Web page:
Decorator Design Pattern.

What’s is it?

This is design pattern specially targeted for those functionalities which actually needs to be decorated with additional but the same kind of functionality. Consider this example to understand this better,

We are working for School Management system, and in that, we want to calculate salary structure for Staff based on different parameters like work quality, friendliness, punctuality etc. Normally in this scenario, if we try to develop a solution without decorator pattern, we would consider writing if..else conditions with predefined static price values for each salary parameters right? But now if we think further we can easily find out that writing logic this way will not allow us to easily extend our logic further hence, this approach will not make our logic scalable. To fix this, we will use decorator pattern and soon you’ll find out how it helps us to write better scalable code in this context.

Implementing Pattern for our problem.

Before we start our implementation, we would need to understand the problem first. So problem is that staff’s salary should be calculated based on the different parameters and each parameter has its own salary points which should be added into the salary to calculate final staff salary, now we also want to offer multiple points calculation so for example, if staff has been given two points for his punctuality, we want to add two times punctuality price bonus to staff’s salary.

Here is the implementation which serves above purpose and just beneath is the explanation of this solution in depth.

``package designpatterns.decorator.patterninsinglefile;``
``/** * * @author Milan Z. Savaliya */public class SalaryDecoratorPatternDemo {``
``	public static void main(String[] args) {		Employee milan = new FullTimeStaff();		milan = new WorkQualityParameter(milan);		milan = new WorkQualityParameter(milan);		milan = new FriendlinessParameter(milan);		milan = new PunctualityParameter(milan);				System.out.println(milan.calculateSalary());	}``
``}``
``interface Employee {``
``	double calculateSalary();}``
``class PartTimeStaff implements Employee {``
``	@Override	public double calculateSalary() {		return 15000;	}}``
``class FullTimeStaff implements Employee {``
``	@Override	public double calculateSalary() {		return 30000;	}``
``}``
``interface EmployeeSalaryCalculatorDecorator extends Employee {	abstract String getDescriptionOfQualityParameter();}``
``class PunctualityParameter implements EmployeeSalaryCalculatorDecorator {``
``	Employee employee;``
``	public PunctualityParameter(Employee Employee) {		this.employee = Employee;	}``
``	@Override	public String getDescriptionOfQualityParameter() {		return getClass().getSimpleName();	}``
``	@Override	public double calculateSalary() {		return 1000 + employee.calculateSalary();	}``
``}``
``class WorkQualityParameter implements EmployeeSalaryCalculatorDecorator {``
``	Employee employee;``
``	public WorkQualityParameter(Employee employee) {		this.employee = employee;	}``
``	@Override	public String getDescriptionOfQualityParameter() {		return getClass().getSimpleName();	}``
``	@Override	public double calculateSalary() {		return 1200 + employee.calculateSalary();	}}``
``class FriendlinessParameter implements EmployeeSalaryCalculatorDecorator {``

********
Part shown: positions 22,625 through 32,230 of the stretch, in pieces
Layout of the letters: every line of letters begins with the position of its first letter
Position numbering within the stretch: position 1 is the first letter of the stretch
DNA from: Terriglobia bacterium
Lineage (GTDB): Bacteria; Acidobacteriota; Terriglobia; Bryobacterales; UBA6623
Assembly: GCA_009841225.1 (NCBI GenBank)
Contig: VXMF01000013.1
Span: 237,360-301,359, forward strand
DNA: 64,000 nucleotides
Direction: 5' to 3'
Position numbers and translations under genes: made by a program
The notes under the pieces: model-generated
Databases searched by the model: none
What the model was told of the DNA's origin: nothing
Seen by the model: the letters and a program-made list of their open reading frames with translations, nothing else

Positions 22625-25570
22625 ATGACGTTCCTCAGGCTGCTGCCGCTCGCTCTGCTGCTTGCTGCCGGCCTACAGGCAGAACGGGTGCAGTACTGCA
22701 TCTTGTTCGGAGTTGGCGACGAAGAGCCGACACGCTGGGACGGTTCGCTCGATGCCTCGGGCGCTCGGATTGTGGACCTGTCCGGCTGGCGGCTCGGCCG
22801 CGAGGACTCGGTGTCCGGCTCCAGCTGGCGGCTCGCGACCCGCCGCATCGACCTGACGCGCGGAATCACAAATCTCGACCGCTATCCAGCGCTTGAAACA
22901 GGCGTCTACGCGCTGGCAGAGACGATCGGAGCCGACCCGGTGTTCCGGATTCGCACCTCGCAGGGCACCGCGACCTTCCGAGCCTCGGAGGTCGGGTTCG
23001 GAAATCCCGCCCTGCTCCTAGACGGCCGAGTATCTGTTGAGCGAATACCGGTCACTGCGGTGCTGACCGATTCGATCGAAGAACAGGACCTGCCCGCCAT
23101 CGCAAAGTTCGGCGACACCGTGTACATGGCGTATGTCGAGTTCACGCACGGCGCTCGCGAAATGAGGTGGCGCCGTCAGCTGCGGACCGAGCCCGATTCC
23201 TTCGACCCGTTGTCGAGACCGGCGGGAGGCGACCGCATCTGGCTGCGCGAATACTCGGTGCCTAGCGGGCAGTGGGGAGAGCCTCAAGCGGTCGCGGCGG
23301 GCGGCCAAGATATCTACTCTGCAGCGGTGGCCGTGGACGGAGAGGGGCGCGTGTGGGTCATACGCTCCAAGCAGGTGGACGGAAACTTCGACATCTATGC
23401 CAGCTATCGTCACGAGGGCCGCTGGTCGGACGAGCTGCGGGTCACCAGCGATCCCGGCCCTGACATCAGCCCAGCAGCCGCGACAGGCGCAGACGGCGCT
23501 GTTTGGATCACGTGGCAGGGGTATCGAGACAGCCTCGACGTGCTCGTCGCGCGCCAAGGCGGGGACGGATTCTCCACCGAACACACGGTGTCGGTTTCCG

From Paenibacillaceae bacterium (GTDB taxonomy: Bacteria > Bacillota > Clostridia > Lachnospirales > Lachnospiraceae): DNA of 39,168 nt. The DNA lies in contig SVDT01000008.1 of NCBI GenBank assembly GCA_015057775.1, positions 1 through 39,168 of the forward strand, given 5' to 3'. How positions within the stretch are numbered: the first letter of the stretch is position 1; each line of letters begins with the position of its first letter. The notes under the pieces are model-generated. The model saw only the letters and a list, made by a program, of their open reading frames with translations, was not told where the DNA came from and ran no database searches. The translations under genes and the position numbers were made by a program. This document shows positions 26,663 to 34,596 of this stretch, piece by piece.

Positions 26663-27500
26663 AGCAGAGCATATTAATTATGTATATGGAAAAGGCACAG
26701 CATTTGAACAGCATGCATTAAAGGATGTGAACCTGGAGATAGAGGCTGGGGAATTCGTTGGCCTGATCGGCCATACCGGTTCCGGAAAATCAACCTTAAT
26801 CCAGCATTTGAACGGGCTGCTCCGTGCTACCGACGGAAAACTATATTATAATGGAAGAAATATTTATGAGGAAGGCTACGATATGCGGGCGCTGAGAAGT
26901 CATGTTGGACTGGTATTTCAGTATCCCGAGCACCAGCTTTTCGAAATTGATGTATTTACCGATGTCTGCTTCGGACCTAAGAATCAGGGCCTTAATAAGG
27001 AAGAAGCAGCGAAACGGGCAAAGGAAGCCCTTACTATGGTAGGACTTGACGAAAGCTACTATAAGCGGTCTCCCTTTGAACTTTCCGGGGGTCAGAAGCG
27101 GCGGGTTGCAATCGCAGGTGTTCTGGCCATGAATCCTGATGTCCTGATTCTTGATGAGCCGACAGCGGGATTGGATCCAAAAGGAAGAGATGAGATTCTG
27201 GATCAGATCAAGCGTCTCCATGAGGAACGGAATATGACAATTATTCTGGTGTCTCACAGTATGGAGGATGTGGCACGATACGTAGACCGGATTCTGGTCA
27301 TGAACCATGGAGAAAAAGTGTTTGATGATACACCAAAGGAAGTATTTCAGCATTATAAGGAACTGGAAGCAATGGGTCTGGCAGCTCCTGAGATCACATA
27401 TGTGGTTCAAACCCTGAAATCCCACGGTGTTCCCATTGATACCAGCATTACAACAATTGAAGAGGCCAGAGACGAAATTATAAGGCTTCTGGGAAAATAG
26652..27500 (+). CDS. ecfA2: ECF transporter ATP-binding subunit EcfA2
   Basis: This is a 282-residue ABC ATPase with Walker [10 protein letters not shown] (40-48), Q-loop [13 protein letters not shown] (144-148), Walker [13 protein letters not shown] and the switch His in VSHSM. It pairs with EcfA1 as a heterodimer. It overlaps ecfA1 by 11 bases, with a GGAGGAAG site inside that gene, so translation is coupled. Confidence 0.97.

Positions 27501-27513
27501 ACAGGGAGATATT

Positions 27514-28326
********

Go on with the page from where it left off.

``	Employee employee;``
``	public FriendlinessParameter(Employee employee) {		this.employee = employee;	}``
``	@Override	public String getDescriptionOfQualityParameter() {		return getClass().getSimpleName();	}``
``	@Override	public double calculateSalary() {		return 600 + employee.calculateSalary();	}``
``}``

Now let’s break down above design pattern into smaller understandable chunks and see how it’s helping us.

Understanding Implemented Decorated Pattern’s Solution.

What we did in the solution is, First, we have created concrete types `EmployeePartTimeStaff` `FullTimeStaff` then we created one decorator for salary points calculation which super typed to the interface `Employee` so that decorator is having the same interface as other Employee types are having. Second, we created concrete decorators for each work quality points and each single object of it represents one single point for final salary calculation.

Then in the demo method, first, we have instantiated an object of `FullTimeStaff` and assigned it to reference variable of Employee interface, then we decorated that object with `WorkQualityParameter` two times, then for `FriendlinessParameter` one time and finally, `PunctualityParameter` for one time. Finally, we called method `calculateSalary()` on instance `PunctualityParameter` and that will call method `calculateSalary()` of `FriendlinessParameter` and that will call `calculateSalary()` method of `WorkQualityParameter` and that will call `calculateSalary()` method of second instance of `WorkQualityParameter`. Chain of execution will look like this,

Findings:-.

I find decorator pattern useful and powerful but it comes with cost of too many small classes which just do the job of decorating other instance for additional functionality.

In Java, `java.io` package's most of the classes are implemented using this pattern. The solution implemented with this pattern offers much more flexibility and serves us well for long run, but it also cost developer with no idea of decorator pattern of understanding too many classes. But once you understand this pattern very well, you will find it easy to understand package `java.io` in depth.

You can find more information on “decorator in `java.io` package" in this StackOverflow article.

https://stackoverflow.com/questions/6366385/decorator-pattern-for-io